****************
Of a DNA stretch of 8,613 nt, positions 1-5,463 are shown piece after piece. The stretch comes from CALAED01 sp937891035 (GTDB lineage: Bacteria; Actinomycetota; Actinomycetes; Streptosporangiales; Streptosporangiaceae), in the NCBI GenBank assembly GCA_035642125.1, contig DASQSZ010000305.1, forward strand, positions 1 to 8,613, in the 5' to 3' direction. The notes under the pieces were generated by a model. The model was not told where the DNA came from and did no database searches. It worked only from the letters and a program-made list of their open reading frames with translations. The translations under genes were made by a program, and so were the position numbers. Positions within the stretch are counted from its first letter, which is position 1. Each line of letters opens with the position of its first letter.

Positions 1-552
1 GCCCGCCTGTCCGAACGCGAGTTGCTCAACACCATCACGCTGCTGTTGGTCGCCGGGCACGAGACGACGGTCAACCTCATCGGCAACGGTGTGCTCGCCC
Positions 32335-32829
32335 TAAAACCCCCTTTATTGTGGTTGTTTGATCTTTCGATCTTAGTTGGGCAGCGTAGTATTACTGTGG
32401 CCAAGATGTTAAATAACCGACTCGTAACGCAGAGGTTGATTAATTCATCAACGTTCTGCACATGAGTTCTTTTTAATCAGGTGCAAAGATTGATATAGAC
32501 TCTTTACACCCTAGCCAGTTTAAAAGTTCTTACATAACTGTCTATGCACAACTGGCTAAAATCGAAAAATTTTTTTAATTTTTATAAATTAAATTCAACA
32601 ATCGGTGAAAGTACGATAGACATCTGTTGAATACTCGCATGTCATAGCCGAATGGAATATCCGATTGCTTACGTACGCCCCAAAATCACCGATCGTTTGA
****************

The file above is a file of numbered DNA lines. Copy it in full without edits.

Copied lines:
Of a DNA stretch of 8,613 nt, positions 1-5,463 are shown piece after piece. The stretch comes from CALAED01 sp937891035 (GTDB lineage: Bacteria; Actinomycetota; Actinomycetes; Streptosporangiales; Streptosporangiaceae), in the NCBI GenBank assembly GCA_035642125.1, contig DASQSZ010000305.1, forward strand, positions 1 to 8,613, in the 5' to 3' direction. The notes under the pieces were generated by a model. The model was not told where the DNA came from and did no database searches. It worked only from the letters and a program-made list of their open reading frames with translations. The translations under genes were made by a program, and so were the position numbers. Positions within the stretch are counted from its first letter, which is position 1. Each line of letters opens with the position of its first letter.

Positions 1-552
1 GCCCGCCTGTCCGAACGCGAGTTGCTCAACACCATCACGCTGCTGTTGGTCGCCGGGCACGAGACGACGGTCAACCTCATCGGCAACGGTGTGCTCGCCC
Positions 32335-32829
32335 TAAAACCCCCTTTATTGTGGTTGTTTGATCTTTCGATCTTAGTTGGGCAGCGTAGTATTACTGTGG
32401 CCAAGATGTTAAATAACCGACTCGTAACGCAGAGGTTGATTAATTCATCAACGTTCTGCACATGAGTTCTTTTTAATCAGGTGCAAAGATTGATATAGAC
32501 TCTTTACACCCTAGCCAGTTTAAAAGTTCTTACATAACTGTCTATGCACAACTGGCTAAAATCGAAAAATTTTTTTAATTTTTATAAATTAAATTCAACA
32601 ATCGGTGAAAGTACGATAGACATCTGTTGAATACTCGCATGTCATAGCCGAATGGAATATCCGATTGCTTACGTACGCCCCAAAATCACCGATCGTTTGA